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Kate Erbland

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Kate is a freelance writer interested in all things cinematic and literary. She lives in New York City with two cats, two turtles, one boyfriend, and a frightening number of sensible canvas totes.

Review: ‘Blended’

3.4

"Sounds nonsensical? It is."

The only promise that can be made about Frank Coraci’s “Blended” is that, eventually, the film does move its action to Africa, where at least there are interesting animals and beautiful scenery to enjoy. (At least, until a pair of rhinos start humping each other in plain view of a swanky hotel breakfast, if only because they just so happen to have the misfortune of being cast in an Adam Sandler film).

“Blended” spends the absolutely numbing majority of its first act stationed in the safe suburban confines of New Jersey, and there’s such little forward motion and narrative energy to the first third of the tale of single parents Jim (Adam Sandler) and Lauren (Drew Barrymore) meeting ugly that it simply seems like it will never end, or that we’ll never actually get to Africa, where some things sort of happen and everyone looks to be very much enjoying their paid vacation. That’s another “Blended” promise: eventually, it does end. It’s pretty rough going, however.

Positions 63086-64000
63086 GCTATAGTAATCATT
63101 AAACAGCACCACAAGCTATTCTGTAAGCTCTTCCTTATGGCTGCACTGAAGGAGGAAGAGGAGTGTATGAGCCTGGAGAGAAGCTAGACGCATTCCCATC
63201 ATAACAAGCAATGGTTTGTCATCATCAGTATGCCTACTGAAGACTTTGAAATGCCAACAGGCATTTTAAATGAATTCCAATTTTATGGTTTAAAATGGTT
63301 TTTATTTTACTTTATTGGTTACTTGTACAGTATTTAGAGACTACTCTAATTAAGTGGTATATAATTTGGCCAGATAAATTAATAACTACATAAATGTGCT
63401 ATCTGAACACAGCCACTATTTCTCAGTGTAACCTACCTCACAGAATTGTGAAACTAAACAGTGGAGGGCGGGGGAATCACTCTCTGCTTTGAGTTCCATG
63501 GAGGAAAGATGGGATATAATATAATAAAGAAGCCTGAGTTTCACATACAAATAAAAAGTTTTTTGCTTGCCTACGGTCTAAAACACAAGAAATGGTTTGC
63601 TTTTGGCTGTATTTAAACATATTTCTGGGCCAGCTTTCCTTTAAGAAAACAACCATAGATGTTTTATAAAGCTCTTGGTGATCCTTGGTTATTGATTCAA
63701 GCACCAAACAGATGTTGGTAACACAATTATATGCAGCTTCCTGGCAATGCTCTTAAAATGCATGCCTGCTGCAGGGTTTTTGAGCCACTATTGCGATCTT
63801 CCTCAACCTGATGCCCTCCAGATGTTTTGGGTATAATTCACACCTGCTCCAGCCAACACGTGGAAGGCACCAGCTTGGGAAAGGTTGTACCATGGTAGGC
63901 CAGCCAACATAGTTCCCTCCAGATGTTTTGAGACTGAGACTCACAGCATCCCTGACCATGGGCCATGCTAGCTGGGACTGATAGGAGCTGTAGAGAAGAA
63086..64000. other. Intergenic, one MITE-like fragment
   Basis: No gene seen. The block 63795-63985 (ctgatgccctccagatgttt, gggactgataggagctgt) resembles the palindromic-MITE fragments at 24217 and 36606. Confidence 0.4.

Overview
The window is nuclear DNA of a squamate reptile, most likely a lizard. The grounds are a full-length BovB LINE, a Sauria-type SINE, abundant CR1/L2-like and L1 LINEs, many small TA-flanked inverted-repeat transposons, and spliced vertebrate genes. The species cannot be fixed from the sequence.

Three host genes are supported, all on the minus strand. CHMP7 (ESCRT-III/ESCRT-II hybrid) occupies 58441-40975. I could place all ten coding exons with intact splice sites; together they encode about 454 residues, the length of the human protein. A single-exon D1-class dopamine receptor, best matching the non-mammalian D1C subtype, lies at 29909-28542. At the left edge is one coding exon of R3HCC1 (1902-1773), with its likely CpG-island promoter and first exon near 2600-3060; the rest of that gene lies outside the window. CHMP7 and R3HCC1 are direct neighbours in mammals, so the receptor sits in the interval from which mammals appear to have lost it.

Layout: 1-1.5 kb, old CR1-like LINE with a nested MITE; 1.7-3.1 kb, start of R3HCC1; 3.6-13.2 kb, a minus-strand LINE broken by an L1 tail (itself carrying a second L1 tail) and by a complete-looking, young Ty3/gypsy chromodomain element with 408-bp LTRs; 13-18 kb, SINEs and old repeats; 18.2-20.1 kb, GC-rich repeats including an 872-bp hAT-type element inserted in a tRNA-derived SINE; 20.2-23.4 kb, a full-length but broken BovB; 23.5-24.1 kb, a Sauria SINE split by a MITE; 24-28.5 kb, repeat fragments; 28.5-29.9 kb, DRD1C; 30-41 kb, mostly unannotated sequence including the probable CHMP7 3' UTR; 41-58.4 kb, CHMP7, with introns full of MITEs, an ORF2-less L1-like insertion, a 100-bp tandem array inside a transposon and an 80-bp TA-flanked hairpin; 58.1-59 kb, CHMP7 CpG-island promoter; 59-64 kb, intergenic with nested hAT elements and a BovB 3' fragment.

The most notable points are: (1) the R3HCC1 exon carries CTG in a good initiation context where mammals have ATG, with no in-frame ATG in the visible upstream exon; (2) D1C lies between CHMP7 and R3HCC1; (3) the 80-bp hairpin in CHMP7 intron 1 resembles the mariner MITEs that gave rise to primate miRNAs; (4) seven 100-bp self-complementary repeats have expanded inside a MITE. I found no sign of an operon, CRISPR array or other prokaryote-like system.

The film opens in a Hooters, as widower Jim and divorcee Lauren stumble their way through a remarkably awkward first date. The date doesn’t go well – of course not! – but neither Barrymore nor Sandler comes out looking good. At best, they seem like people not yet ready to jump into the dating pool. At worst, they appear to be feeble-minded idiots who shouldn’t be let out of the house under any circumstances, especially romantic. People don’t act like these two do, at least, not the kind of people anyone would ever want to watch fall in love on the big screen over the course of two hours, so, yes, things start out without much promise.

Through a series of dizzying contrivances (something about a nonrefundable travel package, as purchased by Jim’s boss who also happens to be dating Lauren’s best friend, who in turn balks at going on a big African trip when she discovers her paramour has kids and they’ll be there, too), Jim and Lauren and their respective children end up on vacation together in a stunning, totally Disneyfied African resort for an entire week. No one seems to totally understand that the pair is not together and that the resort’s special weeklong getaway for “blended” families doesn’t really apply to them, but it doesn’t quite matter, because eventually, it will all apply.

They will blend, and when they blend, Terry Crews and a large group of singing resort employees (Crews’ crew, perhaps?) will pop up to sing about it, because this is a thing that happens at least five times throughout the film. Sound nonsensical? It is.